Traditional Celtic Wedding with a Modern Flare 

Planning a Celtic Wedding?

A Celtic Wedding can be a meaningful way to honor your or your fiance’s Irish roots. St. Patrick’s Day is a popular and lucky day for a Celtic wedding, but did you know that traditionally, Irish weddings took place in the spring on any day except Saturdays?

Marriage ceremonies between May through August were avoided because these were the busiest months for harvest. Many modern Celtic weddings today take place in March, but also throughout the warmer months of the year. Here are a few ways couples have blended a modern touch while still honoring their ancestral roots.

READ MORE: St. Patrick’s Day History in Detroit

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celtic wedding traditions claddagh ring

The Claddagh Ring

Wearing the Claddagh Ring is a sweet and symbolic tradition with the motto, Let love and friendship reign. The heart with two hands and the crown symbolize your heart being open to love, the friendship between you and your husband (or significant other if you are not yet married) and the loyalty to your spouse with the crown.

Women who wear the ring may be single, dating, engaged or married – it all depends on how you wear the it! Make sure you wear the ring on the left hand with the heart facing toward your heart if you plan on wearing the ring on your wedding day. Many modern brides wear the Claddagh symbol on a necklace, bracelet and even incorporate it into their cake and decorations.

green wedding shoes celtic wedding

Wearing Shades of Green

  • Emerald green has long been seen as a lucky color for the Irish and more so because of the lucky green clover. It’s also a bold and fun color to incorporate into your wedding fashion.
  • Although many brides choose to wear white, some brides who want to bring all the Celtic wedding traditions into their big day opt for a blue wedding dress. Why blue? Blue was the symbol of purity for hundreds of years before the color white became symbolic of a pure soul. Although green has traditionally been incorporated into other aspects of a wedding, it’s traditionally considered bad luck for a bride to wear a green dress. Today, many brides find fun ways of incorporating emerald green into the wedding.
  • Many Celtic wedding traditions go back hundreds of years, but this isn’t the case for grooms and groomsmen who wear kilts. Irish men began wearing kilts as wedding attire in the 1880’s after significant Irish men of influence started wearing them. It’s common for the groomsmen to wear a kilt if the groom wears a kilt. Today, grooms either wear a full kilt and jacket or they opt to wear a tux with a green tie.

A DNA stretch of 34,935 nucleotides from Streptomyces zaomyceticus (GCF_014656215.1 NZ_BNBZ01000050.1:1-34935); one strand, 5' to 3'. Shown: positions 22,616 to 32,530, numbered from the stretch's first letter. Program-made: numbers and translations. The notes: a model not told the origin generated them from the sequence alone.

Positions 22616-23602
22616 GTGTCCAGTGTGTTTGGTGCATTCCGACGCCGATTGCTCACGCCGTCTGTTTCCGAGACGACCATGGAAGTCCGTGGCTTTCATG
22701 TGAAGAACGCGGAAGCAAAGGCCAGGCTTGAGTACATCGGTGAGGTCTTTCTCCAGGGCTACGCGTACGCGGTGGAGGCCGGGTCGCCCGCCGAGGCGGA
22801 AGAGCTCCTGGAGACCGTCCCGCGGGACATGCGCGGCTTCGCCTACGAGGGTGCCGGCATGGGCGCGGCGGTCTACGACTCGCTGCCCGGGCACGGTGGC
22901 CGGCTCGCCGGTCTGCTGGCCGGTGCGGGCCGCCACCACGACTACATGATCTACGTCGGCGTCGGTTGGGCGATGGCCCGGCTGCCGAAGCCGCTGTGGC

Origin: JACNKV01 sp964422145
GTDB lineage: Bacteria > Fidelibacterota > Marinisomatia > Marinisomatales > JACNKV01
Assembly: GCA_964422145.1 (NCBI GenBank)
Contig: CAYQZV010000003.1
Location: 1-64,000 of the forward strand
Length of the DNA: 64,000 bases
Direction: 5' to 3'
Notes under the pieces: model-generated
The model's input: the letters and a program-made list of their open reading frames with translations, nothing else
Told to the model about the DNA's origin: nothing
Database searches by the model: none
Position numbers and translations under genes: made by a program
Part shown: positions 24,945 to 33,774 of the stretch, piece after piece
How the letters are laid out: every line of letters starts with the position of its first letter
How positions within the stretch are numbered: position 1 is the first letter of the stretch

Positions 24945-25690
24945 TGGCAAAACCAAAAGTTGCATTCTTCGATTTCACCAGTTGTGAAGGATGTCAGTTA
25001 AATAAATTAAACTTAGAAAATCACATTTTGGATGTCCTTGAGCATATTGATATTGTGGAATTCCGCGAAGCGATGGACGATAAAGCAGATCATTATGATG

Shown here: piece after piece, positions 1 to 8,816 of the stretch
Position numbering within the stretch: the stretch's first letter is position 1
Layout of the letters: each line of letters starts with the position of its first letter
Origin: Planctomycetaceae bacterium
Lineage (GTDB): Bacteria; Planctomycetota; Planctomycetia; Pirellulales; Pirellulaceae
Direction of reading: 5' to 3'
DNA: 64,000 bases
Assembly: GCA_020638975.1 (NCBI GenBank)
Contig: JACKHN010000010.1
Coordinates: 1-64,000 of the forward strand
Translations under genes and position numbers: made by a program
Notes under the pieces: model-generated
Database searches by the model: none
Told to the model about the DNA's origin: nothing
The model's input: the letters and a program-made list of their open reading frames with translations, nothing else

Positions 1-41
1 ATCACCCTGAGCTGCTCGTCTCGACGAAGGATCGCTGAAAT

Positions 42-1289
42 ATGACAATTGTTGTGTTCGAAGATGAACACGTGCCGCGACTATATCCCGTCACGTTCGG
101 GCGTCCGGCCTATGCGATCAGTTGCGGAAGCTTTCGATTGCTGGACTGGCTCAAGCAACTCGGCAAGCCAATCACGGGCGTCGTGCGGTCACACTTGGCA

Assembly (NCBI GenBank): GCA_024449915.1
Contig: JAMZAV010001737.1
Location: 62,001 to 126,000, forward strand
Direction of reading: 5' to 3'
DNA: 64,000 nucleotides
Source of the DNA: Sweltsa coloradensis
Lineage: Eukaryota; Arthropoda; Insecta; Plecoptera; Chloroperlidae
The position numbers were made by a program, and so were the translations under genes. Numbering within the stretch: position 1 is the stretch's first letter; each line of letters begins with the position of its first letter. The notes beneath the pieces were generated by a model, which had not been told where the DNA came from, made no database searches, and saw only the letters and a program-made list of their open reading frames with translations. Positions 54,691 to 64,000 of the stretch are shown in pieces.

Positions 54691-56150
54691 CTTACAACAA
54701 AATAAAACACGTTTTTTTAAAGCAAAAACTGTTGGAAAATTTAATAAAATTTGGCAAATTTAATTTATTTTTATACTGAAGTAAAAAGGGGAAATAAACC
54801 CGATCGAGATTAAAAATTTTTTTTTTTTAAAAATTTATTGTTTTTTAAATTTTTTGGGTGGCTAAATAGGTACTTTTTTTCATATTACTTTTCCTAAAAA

bride with wildflower bouquet

Wildflowers

Many weddings took place in March and the springtime when wildflowers were in full bloom. Traditional brides wear a wreath of wildflowers instead of a veil and incorporate wildflowers, including a sprig of English lavender and Bells of Ireland, in their bouquets and ceremony decorations.

bride and groom dancing to celtic wedding mucis

Celtic Music

Traditional Celtic wedding music is beautiful with a harp before and during the wedding ceremony and bagpipes while you leave the ceremony and through the reception. The bold sound of the bagpipes make a clear announcement of your new marriage. You can hire Celtic bands to play during your ceremony and reception or have your wedding DJ pick out the best songs to to honor your heritage.

bride and groom hand fasting

Hand-fasting

The tradition called hand-fasting dates back hundreds of years and is symbolic of the couple uniting together forever. A bride a groom crosses their wrists and their hands are tied together with ribbon, creating the infinity symbol. Today, some couples follow this tradition while others incorporate the infinity symbol in their decor and wedding cake.

The Mike Staff Productions Guarantee

At Mike Staff Productions, we trust that you’ll choose the perfect person to work with because you know what you want on your wedding day!  There’s no such thing as a one-size-fits-all wedding photographer – we get that, that’s why we invite you to be a part of the process during your appointment.

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